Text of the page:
The Okeanos Explorer 2013 field season is over and the ship is in port. Stay tuned for more exploration in 2014! Check out their video playlist for archive highlights of past trips.
In Colonial times, the commons was a central portion of land set aside and shared by all for agriculture, animals, and general well-being. Today, the ocean is the greatest commons of all, as more than 90% of its volume lies outside of national interest. The most important geopolitical question we now face is, "How do we govern and manage the ocean outside national jurisdiction to use it responsibly, sustain its value, and assure its potential forever for the benefit of all mankind?" In this episode of World Ocean Radio, host Peter Neill will discuss the obstacles to greater progress in caring for and protecting our ocean and will assert that we have the knowledge, principles and organizations in place to make a powerful difference in our ability to address the deteriorating condition of the ocean commons.
Image Credit: Daily Galaxy
References from this episode:
< "The Tragedy of the Commons" by Garrett Hardin
< Rio+20 | United Nations Conference on Sustainable Development
< UN General Assembly | About
< UN Intergovernmental Oceanographic Commission | UNESCO
< UN Food & Agriculture Organization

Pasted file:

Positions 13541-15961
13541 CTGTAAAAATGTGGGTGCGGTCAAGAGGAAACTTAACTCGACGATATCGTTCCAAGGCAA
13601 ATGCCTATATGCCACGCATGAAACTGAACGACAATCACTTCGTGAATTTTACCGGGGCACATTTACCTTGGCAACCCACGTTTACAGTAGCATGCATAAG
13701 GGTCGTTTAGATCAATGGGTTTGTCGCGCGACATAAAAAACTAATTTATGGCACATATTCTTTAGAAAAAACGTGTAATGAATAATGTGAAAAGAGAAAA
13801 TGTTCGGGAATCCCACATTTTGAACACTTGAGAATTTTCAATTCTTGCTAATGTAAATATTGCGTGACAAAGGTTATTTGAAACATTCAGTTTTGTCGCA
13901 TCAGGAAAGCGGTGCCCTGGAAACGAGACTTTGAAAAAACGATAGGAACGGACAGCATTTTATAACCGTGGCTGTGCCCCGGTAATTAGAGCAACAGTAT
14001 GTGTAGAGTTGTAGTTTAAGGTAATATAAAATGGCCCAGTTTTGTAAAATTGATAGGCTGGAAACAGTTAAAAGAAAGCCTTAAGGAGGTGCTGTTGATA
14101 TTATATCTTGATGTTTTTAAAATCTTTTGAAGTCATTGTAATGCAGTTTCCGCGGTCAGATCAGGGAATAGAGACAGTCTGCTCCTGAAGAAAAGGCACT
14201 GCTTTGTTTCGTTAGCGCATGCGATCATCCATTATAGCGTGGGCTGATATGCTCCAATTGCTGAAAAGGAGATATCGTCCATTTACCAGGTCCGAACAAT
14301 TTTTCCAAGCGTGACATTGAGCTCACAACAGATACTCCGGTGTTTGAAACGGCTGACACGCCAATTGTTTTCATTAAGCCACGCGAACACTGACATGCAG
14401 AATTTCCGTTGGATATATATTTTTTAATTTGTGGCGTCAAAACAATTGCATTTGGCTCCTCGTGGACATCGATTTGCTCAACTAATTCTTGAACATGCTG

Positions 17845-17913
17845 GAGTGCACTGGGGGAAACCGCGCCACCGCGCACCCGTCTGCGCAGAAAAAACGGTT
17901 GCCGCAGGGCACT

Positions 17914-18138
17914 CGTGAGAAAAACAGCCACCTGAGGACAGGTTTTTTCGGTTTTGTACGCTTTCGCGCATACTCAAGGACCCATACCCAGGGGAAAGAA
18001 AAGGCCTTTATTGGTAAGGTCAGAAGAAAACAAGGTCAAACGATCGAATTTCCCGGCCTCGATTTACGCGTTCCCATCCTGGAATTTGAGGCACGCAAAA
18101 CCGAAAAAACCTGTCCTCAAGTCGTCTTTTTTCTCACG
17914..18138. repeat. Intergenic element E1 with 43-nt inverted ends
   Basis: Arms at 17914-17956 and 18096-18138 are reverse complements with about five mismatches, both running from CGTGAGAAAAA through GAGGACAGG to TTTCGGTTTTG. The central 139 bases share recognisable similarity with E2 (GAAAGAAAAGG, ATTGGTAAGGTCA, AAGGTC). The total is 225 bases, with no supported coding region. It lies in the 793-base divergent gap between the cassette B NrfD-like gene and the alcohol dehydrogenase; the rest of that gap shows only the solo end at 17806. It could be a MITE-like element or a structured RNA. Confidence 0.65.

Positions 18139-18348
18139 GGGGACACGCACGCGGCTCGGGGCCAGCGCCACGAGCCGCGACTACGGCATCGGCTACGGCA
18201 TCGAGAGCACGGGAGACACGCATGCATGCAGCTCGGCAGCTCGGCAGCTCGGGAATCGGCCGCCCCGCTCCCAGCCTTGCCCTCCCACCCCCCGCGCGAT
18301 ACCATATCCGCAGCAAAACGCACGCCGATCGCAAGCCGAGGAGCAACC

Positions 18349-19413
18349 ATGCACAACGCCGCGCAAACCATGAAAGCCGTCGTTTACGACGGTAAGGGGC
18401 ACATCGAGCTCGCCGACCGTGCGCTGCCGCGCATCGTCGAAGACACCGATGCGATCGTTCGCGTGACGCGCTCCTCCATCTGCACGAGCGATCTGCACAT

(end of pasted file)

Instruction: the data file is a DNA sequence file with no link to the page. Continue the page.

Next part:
< International Maritime Organization
< International Seabed Authority
< Convention on Biological Diversity
< The Antarctic Treaty
< United Nations Oceans & Law of the Sea
Peter Neill, Director of the W2O and host of World Ocean Radio, provides coverage of a broad spectrum of ocean issues from science and education to advocacy and exemplary projects. World Ocean Radio, a project of the World Ocean Observatory, is a weekly series of five-minute audio essays available for syndicated use at no cost by community radio stations worldwide.
Ocean Health Index
A weekly feature to highlight, by country, the goals and components of the Ocean Health Index which measures and scores ocean health from 0-100.
How Does Your Country's Score Compare?
Did You Know?
People rely on the ocean to provide jobs with steady wages and stable economies for coastal communities worldwide. The jobs and revenue produced from marine-related industries directly benefit those who are employed, but also have substantial indirect value for community identity, tax revenue, and other related economic and social impacts of a stable coastal economy. (source: OHI)